Question Consider the following sequence,
$3,1,{\frac {1}{3}},{\frac {1}{9}},{\frac {1}{27}},\cdots$
a. Determine a formula for $a_{n}$, the nth term of the sequence.
b. Find the sum $\displaystyle {\sum _{k=1}^{\infty }a_{k}}$
Foundations

1) What type of series is this?

2) Which formulas, about this type of series, are relevant to this question?

3) In the formula there are some placeholder variables. What is the value of each placeholder?

Answer:

1) This series is geometric. The giveaway is there is a number raised to the nth power.

2) The desired formulas are $a_{n}=a\cdot r^{n1}$ and $S_{\infty }={\frac {a_{1}}{1r}}$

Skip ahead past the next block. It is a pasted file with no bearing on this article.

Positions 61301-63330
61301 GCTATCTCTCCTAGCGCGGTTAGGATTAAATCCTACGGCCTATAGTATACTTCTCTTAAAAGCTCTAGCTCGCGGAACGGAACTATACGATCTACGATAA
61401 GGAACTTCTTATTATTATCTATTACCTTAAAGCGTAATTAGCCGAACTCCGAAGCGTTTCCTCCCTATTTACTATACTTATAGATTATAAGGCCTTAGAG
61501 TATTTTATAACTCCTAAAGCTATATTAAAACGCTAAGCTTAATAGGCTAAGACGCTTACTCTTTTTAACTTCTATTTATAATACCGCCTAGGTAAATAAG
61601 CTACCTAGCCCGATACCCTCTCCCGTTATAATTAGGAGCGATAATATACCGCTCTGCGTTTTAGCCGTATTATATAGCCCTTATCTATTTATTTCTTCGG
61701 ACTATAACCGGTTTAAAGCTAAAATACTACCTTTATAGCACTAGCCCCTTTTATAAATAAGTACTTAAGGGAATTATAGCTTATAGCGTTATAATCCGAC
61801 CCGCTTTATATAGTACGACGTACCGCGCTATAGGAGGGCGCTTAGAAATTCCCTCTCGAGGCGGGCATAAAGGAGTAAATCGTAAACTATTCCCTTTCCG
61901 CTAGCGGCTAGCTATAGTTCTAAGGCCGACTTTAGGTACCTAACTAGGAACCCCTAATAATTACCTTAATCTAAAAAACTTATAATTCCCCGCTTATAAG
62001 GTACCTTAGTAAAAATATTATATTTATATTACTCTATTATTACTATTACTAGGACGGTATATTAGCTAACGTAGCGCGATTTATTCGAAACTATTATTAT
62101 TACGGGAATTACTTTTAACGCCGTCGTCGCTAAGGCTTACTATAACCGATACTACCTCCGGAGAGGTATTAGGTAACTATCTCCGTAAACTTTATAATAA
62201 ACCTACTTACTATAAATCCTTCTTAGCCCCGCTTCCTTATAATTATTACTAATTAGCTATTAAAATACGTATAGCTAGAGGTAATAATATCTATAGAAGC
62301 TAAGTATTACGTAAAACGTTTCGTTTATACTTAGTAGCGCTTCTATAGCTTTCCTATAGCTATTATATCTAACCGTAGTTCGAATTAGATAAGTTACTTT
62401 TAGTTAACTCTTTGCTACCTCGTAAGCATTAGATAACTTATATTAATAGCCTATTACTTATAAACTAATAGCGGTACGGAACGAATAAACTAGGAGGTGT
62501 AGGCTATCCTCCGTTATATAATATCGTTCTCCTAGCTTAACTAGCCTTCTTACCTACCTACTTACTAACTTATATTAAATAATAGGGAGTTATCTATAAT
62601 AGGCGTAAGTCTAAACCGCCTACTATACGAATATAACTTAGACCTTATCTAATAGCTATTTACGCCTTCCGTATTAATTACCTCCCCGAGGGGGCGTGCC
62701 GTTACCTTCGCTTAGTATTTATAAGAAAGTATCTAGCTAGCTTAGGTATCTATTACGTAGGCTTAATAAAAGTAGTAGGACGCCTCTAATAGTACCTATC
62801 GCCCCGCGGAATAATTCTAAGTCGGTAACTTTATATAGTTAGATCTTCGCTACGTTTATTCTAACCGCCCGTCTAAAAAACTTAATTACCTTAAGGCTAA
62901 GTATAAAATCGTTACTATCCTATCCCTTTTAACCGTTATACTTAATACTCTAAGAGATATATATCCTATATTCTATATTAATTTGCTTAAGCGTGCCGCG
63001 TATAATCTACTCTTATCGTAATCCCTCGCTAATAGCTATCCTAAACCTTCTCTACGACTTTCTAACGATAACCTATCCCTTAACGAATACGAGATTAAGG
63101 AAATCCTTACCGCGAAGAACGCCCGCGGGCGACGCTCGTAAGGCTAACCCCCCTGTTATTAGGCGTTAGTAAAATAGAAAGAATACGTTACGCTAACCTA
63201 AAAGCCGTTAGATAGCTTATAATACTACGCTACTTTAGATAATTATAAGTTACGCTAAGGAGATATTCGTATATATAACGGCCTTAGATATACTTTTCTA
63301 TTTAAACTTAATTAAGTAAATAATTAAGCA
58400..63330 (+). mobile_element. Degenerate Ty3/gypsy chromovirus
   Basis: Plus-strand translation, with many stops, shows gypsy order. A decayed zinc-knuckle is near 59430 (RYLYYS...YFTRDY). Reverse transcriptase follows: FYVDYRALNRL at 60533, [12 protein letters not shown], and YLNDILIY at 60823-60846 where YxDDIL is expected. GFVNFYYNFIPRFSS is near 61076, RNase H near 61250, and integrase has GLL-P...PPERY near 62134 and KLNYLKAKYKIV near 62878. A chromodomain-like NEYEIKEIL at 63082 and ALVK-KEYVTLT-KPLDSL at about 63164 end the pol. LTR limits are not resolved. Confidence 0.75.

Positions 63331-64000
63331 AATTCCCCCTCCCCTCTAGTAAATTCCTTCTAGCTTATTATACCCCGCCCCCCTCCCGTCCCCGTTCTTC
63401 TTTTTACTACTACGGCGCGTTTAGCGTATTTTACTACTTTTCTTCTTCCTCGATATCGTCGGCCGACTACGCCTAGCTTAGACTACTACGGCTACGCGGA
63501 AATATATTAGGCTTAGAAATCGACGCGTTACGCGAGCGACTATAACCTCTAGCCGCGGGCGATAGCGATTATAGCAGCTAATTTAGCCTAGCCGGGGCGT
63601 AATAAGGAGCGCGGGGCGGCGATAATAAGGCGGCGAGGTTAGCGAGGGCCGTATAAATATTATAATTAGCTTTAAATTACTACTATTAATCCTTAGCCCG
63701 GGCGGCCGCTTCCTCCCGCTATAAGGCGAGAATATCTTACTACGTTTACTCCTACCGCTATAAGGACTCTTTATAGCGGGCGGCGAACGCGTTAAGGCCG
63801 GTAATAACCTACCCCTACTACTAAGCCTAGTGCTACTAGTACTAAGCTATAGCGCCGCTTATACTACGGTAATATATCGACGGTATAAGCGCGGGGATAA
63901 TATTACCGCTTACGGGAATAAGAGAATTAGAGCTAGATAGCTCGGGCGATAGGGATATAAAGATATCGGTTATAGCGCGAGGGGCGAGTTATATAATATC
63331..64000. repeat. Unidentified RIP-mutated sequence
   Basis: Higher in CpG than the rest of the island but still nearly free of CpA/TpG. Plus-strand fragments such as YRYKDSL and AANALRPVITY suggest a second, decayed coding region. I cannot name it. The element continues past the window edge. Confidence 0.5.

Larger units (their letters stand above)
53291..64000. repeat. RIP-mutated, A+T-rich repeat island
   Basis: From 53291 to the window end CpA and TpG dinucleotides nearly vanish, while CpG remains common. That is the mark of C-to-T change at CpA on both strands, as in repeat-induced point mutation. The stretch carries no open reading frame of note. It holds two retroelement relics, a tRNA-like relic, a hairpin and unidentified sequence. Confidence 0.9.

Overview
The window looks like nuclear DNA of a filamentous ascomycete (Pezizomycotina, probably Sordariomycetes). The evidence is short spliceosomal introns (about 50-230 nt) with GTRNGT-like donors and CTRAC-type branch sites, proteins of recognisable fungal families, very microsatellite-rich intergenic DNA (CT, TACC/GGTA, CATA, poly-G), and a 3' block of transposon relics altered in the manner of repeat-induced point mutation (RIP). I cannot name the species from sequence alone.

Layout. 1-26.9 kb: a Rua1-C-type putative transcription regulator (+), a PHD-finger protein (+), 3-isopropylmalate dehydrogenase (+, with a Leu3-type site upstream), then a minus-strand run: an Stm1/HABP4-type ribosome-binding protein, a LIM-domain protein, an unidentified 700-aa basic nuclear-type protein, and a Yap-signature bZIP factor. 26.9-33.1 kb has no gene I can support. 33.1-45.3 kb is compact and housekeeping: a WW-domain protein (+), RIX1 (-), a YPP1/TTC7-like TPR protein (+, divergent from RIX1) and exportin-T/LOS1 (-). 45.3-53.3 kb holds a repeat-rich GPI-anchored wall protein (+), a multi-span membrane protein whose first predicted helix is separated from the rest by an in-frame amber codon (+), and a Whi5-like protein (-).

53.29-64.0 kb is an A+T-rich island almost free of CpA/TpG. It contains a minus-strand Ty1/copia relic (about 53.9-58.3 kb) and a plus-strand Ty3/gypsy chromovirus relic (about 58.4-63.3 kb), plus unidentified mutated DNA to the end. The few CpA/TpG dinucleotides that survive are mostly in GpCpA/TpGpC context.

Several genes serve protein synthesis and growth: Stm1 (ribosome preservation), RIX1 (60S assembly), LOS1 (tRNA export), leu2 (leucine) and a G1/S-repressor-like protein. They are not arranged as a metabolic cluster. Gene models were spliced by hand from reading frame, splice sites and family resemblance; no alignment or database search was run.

3) $a_{1}$ is the first term in the series, which is $3$. The value for r is the ratio between consecutive terms, which is ${\frac {1}{3}}$

Step 1:

The sequence is a geometric sequence. The common ratio is $r={\frac {1}{3}}$.

Step 2:

The formula for the nth term of a geometric series is $a_{n}=ar^{n1}$ where $a$ is the first term of the sequence.

So, the formula for this geometric series is $a_{n}=(3)\left({\frac {1}{3}}\right)^{n1}$.

Step 3:

For geometric series, $\displaystyle {\sum _{k=1}^{\infty }a_{k}}={\frac {a}{1r}}$ if $r<1$. Since $r={\frac {1}{3}}$,

we have $\displaystyle {\sum _{k=1}^{\infty }a_{k}}={\frac {3}{1{\frac {1}{3}}}}={\frac {9}{4}}$.

Final Answer:

$a_{n}=(3)\left({\frac {1}{3}}\right)^{n1}$

${\frac {9}{4}}$

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